The American Dream – Asset or Liability?

Ah – the American Dream – own your own home!  We’ve all heard this – it’s been programmed into our heads.  “When you rent – you’re throwing money down the drain, you can’t take a tax deduction for the mortgage interest”.  Robert Kiyosaki, author of “Rich Dad, Poor Dad”, takes a total opposite view.  He believes a house is a liability unless it is bringing in income.  But I challenge both- is it true?

If you’ve been following me long enough, you know how much I dislike “cookie-cutter” solutions.  Well, the American Dream of owning a home is a “cookie-cutter” belief to me, as well as the piece of advice to “pay off your mortgage as soon as you can” AND what Robert Kiyosaki believes.
WHY,  YOU ASK?

usa realty concept

EVERY SITUATION IS DIFFERENT

A home can be an asset or liability not only FINANCIALLY but EMOTIONALLY.  It doesn’t always come down to dollars and cents.  Consider the following situations – is it an asset or a liability?

  • It is bringing in income – you have a rental home
  • You are in some type of transition – divorce, relocating, retiring – or just not sure of any of the above
  • You have a young family and need a stable place to raise your kids
  • You plan on living there for a long time (paid off or not)
  • You have the nicest house in the neighborhood and the company in town that employs 50% of the population is closing it’s doors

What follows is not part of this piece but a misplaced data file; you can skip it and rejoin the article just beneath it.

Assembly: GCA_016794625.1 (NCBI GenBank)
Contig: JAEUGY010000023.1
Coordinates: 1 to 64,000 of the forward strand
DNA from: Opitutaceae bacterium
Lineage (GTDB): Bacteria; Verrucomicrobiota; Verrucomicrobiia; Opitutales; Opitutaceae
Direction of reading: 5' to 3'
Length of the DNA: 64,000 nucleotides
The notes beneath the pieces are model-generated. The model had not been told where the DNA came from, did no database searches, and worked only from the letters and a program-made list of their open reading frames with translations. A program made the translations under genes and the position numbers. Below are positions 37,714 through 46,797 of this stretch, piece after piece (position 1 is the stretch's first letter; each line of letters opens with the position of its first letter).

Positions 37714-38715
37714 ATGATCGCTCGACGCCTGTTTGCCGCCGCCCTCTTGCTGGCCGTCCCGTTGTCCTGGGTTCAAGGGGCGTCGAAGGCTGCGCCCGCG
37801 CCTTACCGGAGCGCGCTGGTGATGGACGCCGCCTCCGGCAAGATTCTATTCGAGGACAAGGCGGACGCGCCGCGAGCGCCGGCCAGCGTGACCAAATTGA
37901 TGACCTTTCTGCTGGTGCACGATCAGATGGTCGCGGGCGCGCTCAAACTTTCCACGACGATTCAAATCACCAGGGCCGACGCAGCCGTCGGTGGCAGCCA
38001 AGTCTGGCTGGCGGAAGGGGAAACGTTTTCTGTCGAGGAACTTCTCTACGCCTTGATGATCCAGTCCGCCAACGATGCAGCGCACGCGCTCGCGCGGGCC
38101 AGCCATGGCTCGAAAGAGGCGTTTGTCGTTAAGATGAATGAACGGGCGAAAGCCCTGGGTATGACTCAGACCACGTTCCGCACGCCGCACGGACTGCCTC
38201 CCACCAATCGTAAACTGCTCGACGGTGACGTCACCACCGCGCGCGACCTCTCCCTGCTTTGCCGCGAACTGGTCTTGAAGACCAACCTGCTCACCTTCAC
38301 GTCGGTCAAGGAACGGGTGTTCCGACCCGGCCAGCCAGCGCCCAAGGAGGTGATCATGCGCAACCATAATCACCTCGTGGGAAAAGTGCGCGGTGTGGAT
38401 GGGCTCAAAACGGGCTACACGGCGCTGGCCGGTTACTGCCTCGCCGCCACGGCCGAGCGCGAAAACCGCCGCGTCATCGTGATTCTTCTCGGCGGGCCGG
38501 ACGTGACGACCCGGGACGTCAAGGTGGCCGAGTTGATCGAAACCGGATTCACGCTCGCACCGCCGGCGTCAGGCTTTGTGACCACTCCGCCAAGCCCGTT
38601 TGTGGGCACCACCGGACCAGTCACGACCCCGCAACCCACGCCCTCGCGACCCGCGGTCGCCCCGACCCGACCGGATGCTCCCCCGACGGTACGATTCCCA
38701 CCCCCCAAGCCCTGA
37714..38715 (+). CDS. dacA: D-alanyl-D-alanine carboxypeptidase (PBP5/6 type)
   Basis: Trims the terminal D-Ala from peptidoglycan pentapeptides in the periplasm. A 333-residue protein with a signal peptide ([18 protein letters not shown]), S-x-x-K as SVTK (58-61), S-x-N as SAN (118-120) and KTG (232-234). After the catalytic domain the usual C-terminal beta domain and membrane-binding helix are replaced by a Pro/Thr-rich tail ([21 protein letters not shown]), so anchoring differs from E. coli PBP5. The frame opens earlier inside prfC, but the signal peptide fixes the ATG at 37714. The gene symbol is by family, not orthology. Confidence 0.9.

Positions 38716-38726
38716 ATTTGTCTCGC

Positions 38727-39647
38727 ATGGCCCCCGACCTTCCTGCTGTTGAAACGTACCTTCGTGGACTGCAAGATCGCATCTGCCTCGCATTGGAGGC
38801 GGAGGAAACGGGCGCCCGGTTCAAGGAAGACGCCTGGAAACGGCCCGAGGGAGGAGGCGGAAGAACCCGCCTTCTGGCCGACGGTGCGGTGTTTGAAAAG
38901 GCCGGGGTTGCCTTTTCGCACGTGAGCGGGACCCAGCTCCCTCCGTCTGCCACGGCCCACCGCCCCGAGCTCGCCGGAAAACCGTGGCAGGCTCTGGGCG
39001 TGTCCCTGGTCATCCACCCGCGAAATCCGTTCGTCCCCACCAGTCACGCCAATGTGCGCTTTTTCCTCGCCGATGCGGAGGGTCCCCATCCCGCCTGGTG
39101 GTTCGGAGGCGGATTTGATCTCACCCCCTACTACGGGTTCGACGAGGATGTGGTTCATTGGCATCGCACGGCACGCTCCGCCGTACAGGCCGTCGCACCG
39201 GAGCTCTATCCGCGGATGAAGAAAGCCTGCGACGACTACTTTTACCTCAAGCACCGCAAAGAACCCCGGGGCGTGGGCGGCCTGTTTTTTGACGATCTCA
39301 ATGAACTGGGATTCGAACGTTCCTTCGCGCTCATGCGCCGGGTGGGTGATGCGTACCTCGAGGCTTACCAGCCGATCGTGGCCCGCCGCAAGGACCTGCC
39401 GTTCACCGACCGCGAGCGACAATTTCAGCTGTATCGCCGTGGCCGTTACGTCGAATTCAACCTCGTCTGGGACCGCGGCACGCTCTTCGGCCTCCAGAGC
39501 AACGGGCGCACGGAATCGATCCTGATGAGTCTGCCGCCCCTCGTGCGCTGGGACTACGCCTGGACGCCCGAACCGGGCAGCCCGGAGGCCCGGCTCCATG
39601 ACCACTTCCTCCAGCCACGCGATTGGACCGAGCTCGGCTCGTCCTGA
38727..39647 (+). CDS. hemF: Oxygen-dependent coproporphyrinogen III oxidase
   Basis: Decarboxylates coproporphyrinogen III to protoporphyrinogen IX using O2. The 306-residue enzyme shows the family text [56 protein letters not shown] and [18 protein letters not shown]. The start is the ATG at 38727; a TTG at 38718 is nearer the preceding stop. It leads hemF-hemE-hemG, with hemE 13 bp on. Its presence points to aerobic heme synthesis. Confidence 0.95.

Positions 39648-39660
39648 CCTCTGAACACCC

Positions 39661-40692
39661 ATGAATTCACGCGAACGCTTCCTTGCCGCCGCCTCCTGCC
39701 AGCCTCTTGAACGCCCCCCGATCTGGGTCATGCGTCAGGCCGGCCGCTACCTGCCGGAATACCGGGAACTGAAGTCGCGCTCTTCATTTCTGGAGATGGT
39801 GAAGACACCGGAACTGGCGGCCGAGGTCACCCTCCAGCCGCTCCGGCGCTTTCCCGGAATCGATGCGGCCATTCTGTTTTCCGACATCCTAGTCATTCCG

• You need some cash flow, you want to use the equity in your home to refinance

See what I mean?  Can you say a definitive YES or NO to any of these situations?  Do you know all the details behind each situation?

 

 

Why Women Are Different

I am revisiting the whole reason I started doing what I do now. Women are DIFFERENT when it comes to finances. All the stereotypes that are out there can be basically done away with. These are facts – with women being 51% of the population in the U.S. – this needs to be addressed.

Why Women Are DifferentI am going to share a couple statistics and why this is so important.

  1. 90% of us will manage our own finances due to death or divorce of a spouse
  2. Statistically, we live longer than men, but have smaller nest eggs.

You say – “OK great – thanks for sharing, but what can we do?”

 
Understand your finances. Know how the money come in and where it goes out. Get involved.

  • Make sure you have credit in your name ONLY – a credit card will work. Trying to establish credit once something happens is tough – there is no record of “just you” unless you’ve done this.
  • Know where the money is – how it comes in, where it goes out
  • Know who owns what and who gets it when someone doesn’t come back for one reason or another

The reason we have smaller nest eggs are various.

  • We are in and out of the workforce, usually as caregivers, so contributions to 401(k)s and Social Security can be inconsistent and don’t build up as much as our male counterparts.
  • We still get paid less than our male counterparts.